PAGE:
Veterans Administration ‘Ignored’ Its Own Staff Complaints
The Veterans Affairs Department has repeatedly ignored whistleblower claims and failed to discipline employees for wrongdoing, and that’s preventing feds from stepping forward when they see misconduct at the agency, Special Counsel Carolyn Lerner wrote in a letter to the White House.
The letter came ahead of a Sept. 22 Senate Homeland Security and Governmental Affairs Committee hearing, which examined VA’s response to whistleblower disclosures.
Lerner, who heads up the Office of Special Counsel, outlines several cases, including that of Katherine Mitchell, a VA doctor who blew the whistle on numerous problems at the Carl T. Hayden VA Medical Center in Phoenix, Arizona.
Mitchell claimed that the Phoenix medical center had no nurses in its emergency department appropriately trained in medical triage. She also said Phoenix medical center nursing supervisors required untrained nurses to triage emergency department patients, resulting in at least 110 cases where patients experienced dangerous delays in care.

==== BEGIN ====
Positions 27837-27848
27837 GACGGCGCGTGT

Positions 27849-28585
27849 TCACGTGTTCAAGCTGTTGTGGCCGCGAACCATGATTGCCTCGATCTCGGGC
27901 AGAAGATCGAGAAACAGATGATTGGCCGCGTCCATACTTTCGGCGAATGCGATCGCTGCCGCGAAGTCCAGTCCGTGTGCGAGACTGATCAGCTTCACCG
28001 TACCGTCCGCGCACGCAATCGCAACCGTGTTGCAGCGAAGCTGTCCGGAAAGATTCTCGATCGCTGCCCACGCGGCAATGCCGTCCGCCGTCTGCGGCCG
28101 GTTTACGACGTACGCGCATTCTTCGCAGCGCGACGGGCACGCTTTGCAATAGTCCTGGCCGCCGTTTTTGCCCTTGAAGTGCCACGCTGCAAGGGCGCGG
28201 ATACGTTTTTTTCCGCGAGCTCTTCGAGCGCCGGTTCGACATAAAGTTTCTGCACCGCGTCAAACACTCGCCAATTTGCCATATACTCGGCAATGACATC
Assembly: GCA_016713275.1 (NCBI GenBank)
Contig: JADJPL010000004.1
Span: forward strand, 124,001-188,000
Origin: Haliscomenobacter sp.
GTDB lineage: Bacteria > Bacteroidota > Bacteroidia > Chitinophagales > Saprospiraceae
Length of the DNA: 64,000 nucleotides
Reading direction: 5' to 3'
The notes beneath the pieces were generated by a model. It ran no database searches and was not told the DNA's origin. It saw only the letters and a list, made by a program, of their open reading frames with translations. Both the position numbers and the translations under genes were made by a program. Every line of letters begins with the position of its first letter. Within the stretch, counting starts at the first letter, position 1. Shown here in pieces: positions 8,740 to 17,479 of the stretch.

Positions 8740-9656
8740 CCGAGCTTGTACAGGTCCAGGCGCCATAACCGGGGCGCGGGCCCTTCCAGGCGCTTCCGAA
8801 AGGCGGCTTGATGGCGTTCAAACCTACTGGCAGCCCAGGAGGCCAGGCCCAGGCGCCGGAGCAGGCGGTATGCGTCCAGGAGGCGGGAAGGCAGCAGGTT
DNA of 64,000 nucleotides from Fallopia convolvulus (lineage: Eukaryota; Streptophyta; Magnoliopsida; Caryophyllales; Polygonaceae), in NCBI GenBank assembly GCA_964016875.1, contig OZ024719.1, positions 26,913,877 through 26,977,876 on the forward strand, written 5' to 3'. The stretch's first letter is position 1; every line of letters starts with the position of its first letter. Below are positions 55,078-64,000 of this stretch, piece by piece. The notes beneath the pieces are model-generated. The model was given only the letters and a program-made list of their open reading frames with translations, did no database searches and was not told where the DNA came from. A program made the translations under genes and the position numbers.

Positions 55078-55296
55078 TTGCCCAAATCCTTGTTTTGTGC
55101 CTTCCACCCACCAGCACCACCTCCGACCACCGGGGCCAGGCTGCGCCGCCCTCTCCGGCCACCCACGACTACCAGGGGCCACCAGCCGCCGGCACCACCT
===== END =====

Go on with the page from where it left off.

The concerns were raised by Mitchell in 2009, but it wasn’t until 2014 after VA’s Office of Medical Inspector found that the lapses were a significant risk to the health and safety of veterans, that the Phoenix VAMC initiated a program to train its nurses and improve staffing, Lerner writes in the letter.
Fixing the problem wasn’t the only thing the VA should have done, she says. The agency should have also held accountable the employees who caused the risks to veterans, according to the letter.
“Despite the confirmed threat to patient safety and the failure to act for five years, the VA has not taken disciplinary action against responsible officials,” Lerner says.
By failing to investigate whistleblower complaints and punish employees for misconduct, the VA is doing more than just ignoring employee wrongdoing.
“The failure to take appropriate disciplinary action, when presented with clear evidence of misconduct, can undermine accountability, impede progress and discourage whistleblowers from coming forward,” Lerner says in the letter.